- International Monetary Fund. European Dept.
- Published Date:
- November 2007
Note: The main author of this chapter is Man-Keung Tang. The underpinning analytical work is presented in Tang (2007).
For further details see International Monetary Fund (2007a).
“How Do Financial Systems Affect Economic Cycles?” Chapter 4 in IMF (2006b).
In other words, the number of times savings are intermediated (“change hands”) on their way to the end borrowers has increased, and the possibility of slicing and bundling risks in ways that better cater to different intermediaries and investors has expanded.
OMX Nordic Exchange, which consolidates exchanges in Denmark, Sweden, Finland, and Iceland, and Virt-X, which offers trading in pan-European blue-chip stocks, are two other notable examples.
There are many other suggested benefits of more sophisticated financial systems. Competitive financial markets encourage innovations (e.g., Holmstrom and Tirole, 1993) and facilitate aggregation of diffuse information (e.g., Boot and Thakor, 1997). The smaller vested interest the creditor has in the borrower and the borrowing firm enhances the latter’s corporate governance (e.g., Dewatripont and Tirole, 1994) and encourages competition in product markets (e.g., Cestone and White, 2003).
See International Monetary Fund (2006b).
A more sophisticated financial system here refers to one that has a higher score on the financial index developed in the September 2006 WEO.
To explicitly address possible endogeneity, rather than studying the simple correlation between finance and macroeconomic performance, the analysis exploits cross-country industry-level data to examine the mechanisms underlying finance’s contribution to the economy. For details of the analysis, see Tang (2007).
Germany’s Landesbanken, for instance, significantly underperform their EU peers, and their high ratings, bolstered by the public sector ownership, give them an artificial advantage on the wholesale market over their privately owned counterparts (Brunner and others, 2004).
Europe’s covered bond market, though, is very well developed. However, as the underlying assets of covered bonds remain on banks’ balance sheets (and hence have to be supported by a corresponding amount of regulatory capital), securitization represents a more effective way for banks to raise funds and manage risks.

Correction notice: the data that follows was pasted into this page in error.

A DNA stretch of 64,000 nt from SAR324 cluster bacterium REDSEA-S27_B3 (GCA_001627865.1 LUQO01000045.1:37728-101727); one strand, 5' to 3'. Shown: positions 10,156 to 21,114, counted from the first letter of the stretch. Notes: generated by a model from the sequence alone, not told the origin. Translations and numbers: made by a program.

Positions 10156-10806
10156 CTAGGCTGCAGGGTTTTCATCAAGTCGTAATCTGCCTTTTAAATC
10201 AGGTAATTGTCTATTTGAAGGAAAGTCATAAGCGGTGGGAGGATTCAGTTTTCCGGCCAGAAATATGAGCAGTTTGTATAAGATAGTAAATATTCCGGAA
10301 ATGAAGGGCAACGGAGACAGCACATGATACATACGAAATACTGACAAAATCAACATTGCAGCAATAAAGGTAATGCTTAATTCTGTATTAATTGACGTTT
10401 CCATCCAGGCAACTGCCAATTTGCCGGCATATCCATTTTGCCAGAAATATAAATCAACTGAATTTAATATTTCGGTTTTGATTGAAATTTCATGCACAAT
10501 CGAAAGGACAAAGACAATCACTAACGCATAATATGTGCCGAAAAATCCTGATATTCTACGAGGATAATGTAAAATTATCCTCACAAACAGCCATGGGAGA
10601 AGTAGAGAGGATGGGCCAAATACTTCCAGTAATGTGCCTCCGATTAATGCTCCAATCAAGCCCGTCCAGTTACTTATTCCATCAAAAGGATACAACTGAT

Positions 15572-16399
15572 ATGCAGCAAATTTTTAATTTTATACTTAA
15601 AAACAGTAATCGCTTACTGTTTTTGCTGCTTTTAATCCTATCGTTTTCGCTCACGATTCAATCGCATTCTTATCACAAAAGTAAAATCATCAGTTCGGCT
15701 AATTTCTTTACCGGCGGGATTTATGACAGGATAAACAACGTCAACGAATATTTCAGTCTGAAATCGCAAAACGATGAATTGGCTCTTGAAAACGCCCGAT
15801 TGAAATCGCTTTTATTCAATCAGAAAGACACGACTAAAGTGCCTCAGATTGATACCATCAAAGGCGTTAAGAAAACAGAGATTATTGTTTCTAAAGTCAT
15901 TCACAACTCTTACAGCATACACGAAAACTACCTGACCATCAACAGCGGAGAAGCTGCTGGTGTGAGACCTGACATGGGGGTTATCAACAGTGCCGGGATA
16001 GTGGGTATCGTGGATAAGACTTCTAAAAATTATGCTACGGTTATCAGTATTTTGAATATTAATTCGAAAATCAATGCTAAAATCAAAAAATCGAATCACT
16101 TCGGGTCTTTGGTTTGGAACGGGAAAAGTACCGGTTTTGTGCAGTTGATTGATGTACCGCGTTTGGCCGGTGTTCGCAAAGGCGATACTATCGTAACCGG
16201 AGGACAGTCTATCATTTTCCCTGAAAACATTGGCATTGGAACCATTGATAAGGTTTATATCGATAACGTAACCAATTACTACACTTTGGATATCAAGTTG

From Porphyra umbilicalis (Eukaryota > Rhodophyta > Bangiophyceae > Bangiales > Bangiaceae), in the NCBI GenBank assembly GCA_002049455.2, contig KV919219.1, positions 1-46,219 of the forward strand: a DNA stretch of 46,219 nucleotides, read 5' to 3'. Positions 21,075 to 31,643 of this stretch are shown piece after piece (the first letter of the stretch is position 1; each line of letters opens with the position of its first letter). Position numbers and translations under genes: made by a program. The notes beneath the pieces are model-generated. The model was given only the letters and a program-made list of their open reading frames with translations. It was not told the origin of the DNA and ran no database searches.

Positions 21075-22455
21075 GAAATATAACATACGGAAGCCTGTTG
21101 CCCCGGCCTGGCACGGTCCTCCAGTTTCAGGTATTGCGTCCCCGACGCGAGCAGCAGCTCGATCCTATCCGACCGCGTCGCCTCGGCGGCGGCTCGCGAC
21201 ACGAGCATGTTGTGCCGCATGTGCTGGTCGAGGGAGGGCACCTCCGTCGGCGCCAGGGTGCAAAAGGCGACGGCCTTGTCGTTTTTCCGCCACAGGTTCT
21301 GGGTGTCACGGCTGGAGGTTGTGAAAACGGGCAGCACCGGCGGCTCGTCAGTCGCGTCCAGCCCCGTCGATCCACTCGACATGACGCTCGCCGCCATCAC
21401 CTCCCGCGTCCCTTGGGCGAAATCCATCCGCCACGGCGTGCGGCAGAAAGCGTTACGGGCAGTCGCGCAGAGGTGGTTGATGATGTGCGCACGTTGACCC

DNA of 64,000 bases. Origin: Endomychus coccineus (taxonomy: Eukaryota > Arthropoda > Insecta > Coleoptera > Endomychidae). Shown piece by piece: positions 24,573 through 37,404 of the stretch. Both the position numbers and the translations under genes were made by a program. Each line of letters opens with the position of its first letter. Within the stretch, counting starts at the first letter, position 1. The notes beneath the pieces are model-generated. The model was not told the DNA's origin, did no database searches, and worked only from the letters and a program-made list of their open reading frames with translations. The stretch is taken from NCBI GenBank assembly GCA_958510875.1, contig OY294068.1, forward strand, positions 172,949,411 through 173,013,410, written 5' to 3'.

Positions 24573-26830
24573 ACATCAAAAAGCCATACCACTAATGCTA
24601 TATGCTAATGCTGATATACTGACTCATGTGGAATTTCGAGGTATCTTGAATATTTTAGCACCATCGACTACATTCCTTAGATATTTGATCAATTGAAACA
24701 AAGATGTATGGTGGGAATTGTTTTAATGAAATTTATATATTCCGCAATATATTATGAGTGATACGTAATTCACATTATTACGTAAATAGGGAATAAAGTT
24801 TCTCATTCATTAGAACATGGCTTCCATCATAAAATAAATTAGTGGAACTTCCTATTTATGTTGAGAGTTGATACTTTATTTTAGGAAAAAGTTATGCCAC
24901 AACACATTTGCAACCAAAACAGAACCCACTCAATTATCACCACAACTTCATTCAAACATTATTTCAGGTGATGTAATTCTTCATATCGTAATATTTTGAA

See Decressin, Faruqee, and Fonteyne (2007).
In particular, legal factors and concerns about reputational risks may force banks to reintegrate off-balance-sheet vehicles and fulfill contingent funding commitments.
The lack of transparency on the origination process may, in turn, encourage the originators to adopt a laxer underwriting standard.
For instance, there have been recent discussions on creating measures of valuation risks in the rating agencies’ assessments.
Note: The main authors of this chapter are Rudolfs Bems and Philip Schellekens. The analytical underpinnings of this chapter and the details of the simulations are presented in Bems and Schellekens (2007).
Financial deepening will be interpreted here narrowly as the expansion of credit to resident nonfinancial corporations and households.
Note: The main author of this chapter is Edda Zoli. The underpinning analytical work is presented in Zoli (2007).
The turnover ratio is defined as the value of trading relative to market capitalization.
Croatia, the Czech Republic, Hungary, Poland, and Slovenia.
For emerging Europe, explaining the development of segments of the financial sector other than bank credit is challenging. Econometric studies on the determinants of development of debt securities markets in the region are hampered by data limitations. For the equity market, while earlier empirical work underscored the role of the privatization process, single-digit inflation, rising income, shareholder protection, and institutional investor assets in fostering market capitalization during the 1990s, our recent study could not confirm these findings.
Major steps in this direction were taken with the Financial Services Action Plan (FSAP), the Lamfalussy process, and the Commission White Paper on Financial Services Policy. The FSAP was launched in 1999 with the objective of removing barriers to the cross-border flow of financial services and capital within the European Union. The Lamfalussy process was established in 2001 to facilitate the implementation of the FSAP regulatory framework. The Commission White Paper on Financial Services Policy sets the priorities for EU-level financial sector reforms over 2005–10 (Haas, 2007a).
For example, enforcing a debt contract costs on average 50 percent more in non-EU than in EU emerging economies. Furthermore, in several non-EU countries. firms tend to distrust courts (See EBRD–World Bank Business Environment and Enterprise Performance Survey, 2005; and Anderson and Gray, 2006).
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